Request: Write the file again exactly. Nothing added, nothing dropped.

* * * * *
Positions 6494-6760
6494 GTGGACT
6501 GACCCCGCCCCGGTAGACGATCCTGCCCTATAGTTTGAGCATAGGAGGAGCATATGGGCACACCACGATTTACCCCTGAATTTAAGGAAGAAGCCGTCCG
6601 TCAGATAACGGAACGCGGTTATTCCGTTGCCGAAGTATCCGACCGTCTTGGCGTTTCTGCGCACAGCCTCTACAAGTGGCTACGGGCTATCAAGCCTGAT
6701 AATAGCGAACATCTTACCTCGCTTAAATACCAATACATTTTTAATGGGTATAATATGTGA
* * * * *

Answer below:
Positions 6494-6760
6494 GTGGACT
6501 GACCCCGCCCCGGTAGACGATCCTGCCCTATAGTTTGAGCATAGGAGGAGCATATGGGCACACCACGATTTACCCCTGAATTTAAGGAAGAAGCCGTCCG
6601 TCAGATAACGGAACGCGGTTATTCCGTTGCCGAAGTATCCGACCGTCTTGGCGTTTCTGCGCACAGCCTCTACAAGTGGCTACGGGCTATCAAGCCTGAT
6701 AATAGCGAACATCTTACCTCGCTTAAATACCAATACATTTTTAATGGGTATAATATGTGA